The organization has grown “beyond our wildest dreams,” Goldfarb said, even though a decade after the senator died fewer of its students had a direct connection with him. Still, Goldfarb said, most people know about him.
“In us, we see the Wellstone legacy,” Goldfarb said. “That name does mean a lot to a lot of people.”
For Dave Wellstone, Goldfarb’s organization is one of three major legacies his father left. The mental health law is another one, but the younger Wellstone made it clear that No. 1 is how his father lived.
“He walked his talk,” Wellstone said. “I always want people to remember that he wasn’t just a politician who once he became a politician did all this good stuff. I think that is an important kind of lesson that can permeate everyone’s life. ... Just do it in your own life, like my dad did with us.”
Political frenzy followed crash
ST. PAUL -- A decision Paul Wellstone made 10 years ago may have cost him his life, but it was typical for the U.S. senator.
While running for his third U.S. Senate term representing Minnesota, Wellstone opted against appearing with former Vice President Walter Mondale and U.S. Sens. Edward Kennedy and Tom Daschle in the Twin Cities to instead attend a funeral of a friend on the Iron Range. The senator’s son, Dave Wellstone, said in a recent interview that his father connected with common folks.
“That is one of the things that no one ever knew that was a legacy of my dad,” he said. “He had a knack for the personal stuff.”
Wellstone, 58, died on the gray morning of Oct. 25, 2002, in an airplane crash upon approach to the Eveleth-Virginia airport.
Also dying in the crash were his wife, Sheila; their daughter, Marcia Wellstone Markuson, and three members of the campaign staff, Tom Lapic, Mary McEvoy, and Will McLaughlin. The two pilots, who eventually were blamed in the crash, also died.
They were stopping at a funeral for the father of Rep. Tom Rukavina, DFL-Virginia, before heading to a Duluth campaign event.
The crash was 11 days before the election, setting in motion the rapid nomination of a replacement, Mondale, who had served in the Senate two decades earlier.
Republican Norm Coleman beat Mondale.
Democrat Wellstone became involved in issues such as a Hormel meat-packing plant workers’ strike and a farmer protest against a power line. The Jewish college professor of Russian ancestry won his first Senate race in 1990.
Mondale and the two visiting senators rushed to the Wellstone campaign office on St. Paul’s University Avenue when word began to spread about the crash on that drizzly Friday morning. They emerged with somber faces, telling the country that it had lost a special person.
"Today, the nation lost its most passionate advocate for fairness and justice for all,” Kennedy said. “All of us who knew and loved Paul Wellstone in the Senate are devastated by his loss. He had an intense passion and enormous ability to reach out, touch and improve the lives of the people he served so brilliantly."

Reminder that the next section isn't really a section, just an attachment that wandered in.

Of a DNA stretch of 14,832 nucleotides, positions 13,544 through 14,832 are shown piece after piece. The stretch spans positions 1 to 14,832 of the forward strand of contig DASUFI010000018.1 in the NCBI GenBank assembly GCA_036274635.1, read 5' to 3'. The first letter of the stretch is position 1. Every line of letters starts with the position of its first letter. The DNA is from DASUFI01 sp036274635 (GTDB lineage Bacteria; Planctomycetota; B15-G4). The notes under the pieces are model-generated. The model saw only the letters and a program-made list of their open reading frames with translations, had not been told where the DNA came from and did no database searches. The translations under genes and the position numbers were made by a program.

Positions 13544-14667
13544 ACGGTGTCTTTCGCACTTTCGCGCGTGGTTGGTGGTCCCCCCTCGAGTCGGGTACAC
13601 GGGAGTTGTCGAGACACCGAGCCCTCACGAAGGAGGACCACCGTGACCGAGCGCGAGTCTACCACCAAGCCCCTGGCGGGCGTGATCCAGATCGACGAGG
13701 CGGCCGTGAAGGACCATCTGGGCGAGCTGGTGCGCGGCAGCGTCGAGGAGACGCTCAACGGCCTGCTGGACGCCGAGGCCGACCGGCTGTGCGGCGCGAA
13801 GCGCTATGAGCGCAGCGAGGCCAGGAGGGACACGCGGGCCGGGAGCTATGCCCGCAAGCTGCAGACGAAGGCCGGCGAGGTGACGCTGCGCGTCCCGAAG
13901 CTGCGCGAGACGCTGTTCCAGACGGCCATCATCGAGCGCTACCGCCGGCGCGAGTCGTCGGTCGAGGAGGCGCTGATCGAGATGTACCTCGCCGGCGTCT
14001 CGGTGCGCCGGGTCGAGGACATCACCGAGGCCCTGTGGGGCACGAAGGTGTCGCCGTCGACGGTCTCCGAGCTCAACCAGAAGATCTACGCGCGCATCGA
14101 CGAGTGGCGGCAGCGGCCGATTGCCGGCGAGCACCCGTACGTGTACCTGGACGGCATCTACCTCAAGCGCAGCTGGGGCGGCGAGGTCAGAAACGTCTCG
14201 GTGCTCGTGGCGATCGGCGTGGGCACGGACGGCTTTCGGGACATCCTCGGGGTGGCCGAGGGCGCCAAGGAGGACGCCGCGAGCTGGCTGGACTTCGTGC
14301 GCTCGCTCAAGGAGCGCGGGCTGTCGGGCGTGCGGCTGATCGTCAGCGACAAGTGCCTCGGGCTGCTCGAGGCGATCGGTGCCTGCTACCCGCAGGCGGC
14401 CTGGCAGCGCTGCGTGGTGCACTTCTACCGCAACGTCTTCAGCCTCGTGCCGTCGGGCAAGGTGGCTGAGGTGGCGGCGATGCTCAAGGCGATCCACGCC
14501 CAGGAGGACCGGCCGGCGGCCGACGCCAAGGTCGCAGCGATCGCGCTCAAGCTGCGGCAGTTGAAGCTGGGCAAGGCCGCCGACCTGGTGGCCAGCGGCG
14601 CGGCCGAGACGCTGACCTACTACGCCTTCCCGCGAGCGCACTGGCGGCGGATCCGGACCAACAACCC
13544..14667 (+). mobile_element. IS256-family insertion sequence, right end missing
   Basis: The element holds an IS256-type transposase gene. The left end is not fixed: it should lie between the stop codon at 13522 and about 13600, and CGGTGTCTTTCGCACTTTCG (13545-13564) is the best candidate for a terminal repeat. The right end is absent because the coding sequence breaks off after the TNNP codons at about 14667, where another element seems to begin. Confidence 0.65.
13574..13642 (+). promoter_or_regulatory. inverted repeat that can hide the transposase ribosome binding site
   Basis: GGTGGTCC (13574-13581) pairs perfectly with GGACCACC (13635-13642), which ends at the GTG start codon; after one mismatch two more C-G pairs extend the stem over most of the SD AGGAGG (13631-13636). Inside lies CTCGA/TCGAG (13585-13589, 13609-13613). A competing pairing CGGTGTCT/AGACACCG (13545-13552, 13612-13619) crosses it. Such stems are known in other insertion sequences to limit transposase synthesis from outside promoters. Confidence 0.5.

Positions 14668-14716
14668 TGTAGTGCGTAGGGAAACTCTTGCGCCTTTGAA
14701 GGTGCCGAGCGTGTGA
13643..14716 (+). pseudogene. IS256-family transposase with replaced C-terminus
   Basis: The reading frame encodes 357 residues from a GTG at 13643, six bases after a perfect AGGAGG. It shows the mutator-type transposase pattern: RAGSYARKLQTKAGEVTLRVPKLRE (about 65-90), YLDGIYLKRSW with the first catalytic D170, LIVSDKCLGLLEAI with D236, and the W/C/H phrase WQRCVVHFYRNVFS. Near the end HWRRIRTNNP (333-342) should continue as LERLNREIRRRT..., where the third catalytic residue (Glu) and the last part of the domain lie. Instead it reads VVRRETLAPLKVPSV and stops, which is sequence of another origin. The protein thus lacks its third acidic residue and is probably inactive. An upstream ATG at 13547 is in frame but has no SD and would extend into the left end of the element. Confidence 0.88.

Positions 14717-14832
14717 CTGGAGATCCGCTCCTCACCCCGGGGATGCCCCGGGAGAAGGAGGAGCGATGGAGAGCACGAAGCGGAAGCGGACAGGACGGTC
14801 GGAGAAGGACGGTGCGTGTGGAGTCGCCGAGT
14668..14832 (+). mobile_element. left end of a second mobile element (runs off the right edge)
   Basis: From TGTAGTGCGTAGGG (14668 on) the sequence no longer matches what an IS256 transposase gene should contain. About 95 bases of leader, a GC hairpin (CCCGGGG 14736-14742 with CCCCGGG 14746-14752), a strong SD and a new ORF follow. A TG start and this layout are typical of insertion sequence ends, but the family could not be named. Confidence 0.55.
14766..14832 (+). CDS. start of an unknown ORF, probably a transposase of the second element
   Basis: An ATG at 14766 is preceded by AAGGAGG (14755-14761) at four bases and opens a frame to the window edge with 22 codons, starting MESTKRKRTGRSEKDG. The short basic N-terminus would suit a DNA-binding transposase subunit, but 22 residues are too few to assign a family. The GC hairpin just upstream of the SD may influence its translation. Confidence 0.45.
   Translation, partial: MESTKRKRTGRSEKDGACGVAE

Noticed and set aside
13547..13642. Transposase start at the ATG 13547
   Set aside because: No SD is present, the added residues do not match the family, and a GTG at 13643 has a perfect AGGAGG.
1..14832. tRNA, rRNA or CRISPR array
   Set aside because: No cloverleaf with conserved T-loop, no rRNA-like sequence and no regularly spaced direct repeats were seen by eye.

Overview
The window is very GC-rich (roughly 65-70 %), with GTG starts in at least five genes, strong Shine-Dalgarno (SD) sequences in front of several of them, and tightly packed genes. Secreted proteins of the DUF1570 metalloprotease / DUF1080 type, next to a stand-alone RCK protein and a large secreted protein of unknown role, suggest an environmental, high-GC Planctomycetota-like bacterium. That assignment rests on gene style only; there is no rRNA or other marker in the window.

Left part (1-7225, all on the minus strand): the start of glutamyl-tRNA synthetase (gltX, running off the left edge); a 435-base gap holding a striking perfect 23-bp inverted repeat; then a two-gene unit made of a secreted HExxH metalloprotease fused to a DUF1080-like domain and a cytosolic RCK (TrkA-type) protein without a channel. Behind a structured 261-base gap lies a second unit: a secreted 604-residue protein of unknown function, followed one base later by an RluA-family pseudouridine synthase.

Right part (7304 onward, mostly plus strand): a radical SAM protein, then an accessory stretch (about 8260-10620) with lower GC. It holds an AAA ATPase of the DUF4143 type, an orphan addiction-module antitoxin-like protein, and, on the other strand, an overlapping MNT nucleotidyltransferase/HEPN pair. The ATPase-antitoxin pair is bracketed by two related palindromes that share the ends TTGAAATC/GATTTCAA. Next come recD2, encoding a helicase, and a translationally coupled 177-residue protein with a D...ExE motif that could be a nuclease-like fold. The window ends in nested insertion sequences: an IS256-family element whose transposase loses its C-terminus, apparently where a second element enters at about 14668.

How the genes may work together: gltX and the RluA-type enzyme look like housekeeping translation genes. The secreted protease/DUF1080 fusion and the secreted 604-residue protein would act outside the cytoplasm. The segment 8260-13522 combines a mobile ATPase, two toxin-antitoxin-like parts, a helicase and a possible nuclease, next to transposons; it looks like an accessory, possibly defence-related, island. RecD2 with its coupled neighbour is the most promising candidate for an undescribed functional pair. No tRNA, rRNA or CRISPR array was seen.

Within minutes of the crash, hundreds of Minnesotans headed to the campaign office, many bringing flowers they put on a chain-link fence. Others posted notes honoring the Wellstones.
The gray, damp day was appropriate for their mood.
"We must be strong," then-Gov. Jesse Ventura said. "And to be strong, we only need to remember Paul Wellstone's energy, Paul Wellstone's integrity, Paul Wellstone's absolute love of his country, the people he represented, his friends and most of all his family."
The night of the crash, thousands gathered in front of the Minnesota Capitol for a memorial event.
Most Minnesota politicians suspended campaigning right after the crash, but talk almost immediately began about nominating Mondale to replace Wellstone on the Nov. 5 ballot.
The decision was important nationally because the Senate was in Democratic control by a single vote before Wellstone's death. He was in a neck-and-neck contest with Coleman.
Politics remained quiet, in the public eye at least, until the night of Oct. 29, when 20,000 gathered in the University of Minnesota’s Williams Arena for a Wellstone memorial service televised nationally.
As political dignitaries such as former President Bill Clinton watched from the stands, the service began rather routinely. But when Wellstone follower Rick Kahn began speaking, everything changed.
Kahn’s voice became louder and louder as he delivered an emotional speech.
"If Paul Wellstone's legacy comes to an end, then our spirits will be crushed and we will drown in a river of tears," Kahn said. "We are begging you, do not let that happen. We are begging you to help us win this Senate election for Paul Wellstone."
As Kahn urged Minnesotans to “win this election for Paul,” Ventura walked out in protest. Republicans accused Wellstone supporters of turning the memorial service into a Democratic pep rally.
Many political observers said Kahn’s remarks sealed the Coleman victory, and affected other races, because it upset Minnesotans who expected a more traditional service.